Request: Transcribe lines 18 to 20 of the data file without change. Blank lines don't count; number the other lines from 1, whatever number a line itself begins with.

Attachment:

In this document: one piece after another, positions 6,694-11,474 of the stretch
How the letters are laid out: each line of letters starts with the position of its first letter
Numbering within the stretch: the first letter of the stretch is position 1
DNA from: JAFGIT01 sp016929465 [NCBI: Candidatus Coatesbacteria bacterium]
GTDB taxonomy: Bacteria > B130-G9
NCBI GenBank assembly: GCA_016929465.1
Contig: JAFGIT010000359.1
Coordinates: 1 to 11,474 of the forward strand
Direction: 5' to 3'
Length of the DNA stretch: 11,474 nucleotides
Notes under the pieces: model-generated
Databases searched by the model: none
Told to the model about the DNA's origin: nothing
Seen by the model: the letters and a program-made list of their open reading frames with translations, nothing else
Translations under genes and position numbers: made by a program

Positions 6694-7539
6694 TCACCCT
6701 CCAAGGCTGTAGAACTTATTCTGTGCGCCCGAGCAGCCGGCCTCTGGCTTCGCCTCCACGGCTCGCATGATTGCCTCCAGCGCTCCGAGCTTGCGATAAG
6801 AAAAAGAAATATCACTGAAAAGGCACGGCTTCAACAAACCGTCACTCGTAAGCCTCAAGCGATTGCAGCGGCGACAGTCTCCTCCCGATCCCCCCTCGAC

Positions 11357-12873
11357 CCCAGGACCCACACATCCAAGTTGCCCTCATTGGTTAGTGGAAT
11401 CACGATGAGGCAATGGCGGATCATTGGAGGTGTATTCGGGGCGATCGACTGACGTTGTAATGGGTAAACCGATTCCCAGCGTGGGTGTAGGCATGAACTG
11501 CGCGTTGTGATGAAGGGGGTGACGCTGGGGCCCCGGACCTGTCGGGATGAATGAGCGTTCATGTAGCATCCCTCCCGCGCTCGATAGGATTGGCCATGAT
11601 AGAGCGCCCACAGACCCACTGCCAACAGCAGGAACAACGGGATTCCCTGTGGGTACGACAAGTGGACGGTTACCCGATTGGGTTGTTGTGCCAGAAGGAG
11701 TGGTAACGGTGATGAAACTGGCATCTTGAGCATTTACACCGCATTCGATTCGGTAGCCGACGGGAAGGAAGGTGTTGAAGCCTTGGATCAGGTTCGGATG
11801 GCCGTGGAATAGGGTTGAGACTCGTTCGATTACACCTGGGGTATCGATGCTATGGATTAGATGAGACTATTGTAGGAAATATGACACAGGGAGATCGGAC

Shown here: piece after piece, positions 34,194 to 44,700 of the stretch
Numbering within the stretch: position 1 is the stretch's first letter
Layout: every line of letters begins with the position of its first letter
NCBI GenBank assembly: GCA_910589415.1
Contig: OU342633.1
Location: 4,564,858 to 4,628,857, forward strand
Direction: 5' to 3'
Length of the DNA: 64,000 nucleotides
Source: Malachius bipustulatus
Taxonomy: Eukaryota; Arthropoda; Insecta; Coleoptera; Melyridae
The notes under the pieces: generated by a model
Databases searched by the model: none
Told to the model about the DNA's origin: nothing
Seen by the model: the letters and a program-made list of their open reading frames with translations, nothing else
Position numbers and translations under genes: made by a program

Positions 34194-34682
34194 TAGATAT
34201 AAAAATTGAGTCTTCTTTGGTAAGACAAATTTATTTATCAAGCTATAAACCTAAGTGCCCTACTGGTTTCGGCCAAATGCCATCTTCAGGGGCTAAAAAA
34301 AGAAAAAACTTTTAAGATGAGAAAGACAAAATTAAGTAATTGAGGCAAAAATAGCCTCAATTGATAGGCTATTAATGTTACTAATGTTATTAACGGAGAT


6701 CCAAGGCTGTAGAACTTATTCTGTGCGCCCGAGCAGCCGGCCTCTGGCTTCGCCTCCACGGCTCGCATGATTGCCTCCAGCGCTCCGAGCTTGCGATAAG
6801 AAAAAGAAATATCACTGAAAAGGCACGGCTTCAACAAACCGTCACTCGTAAGCCTCAAGCGATTGCAGCGGCGACAGTCTCCTCCCGATCCCCCCTCGAC

Positions 11357-12873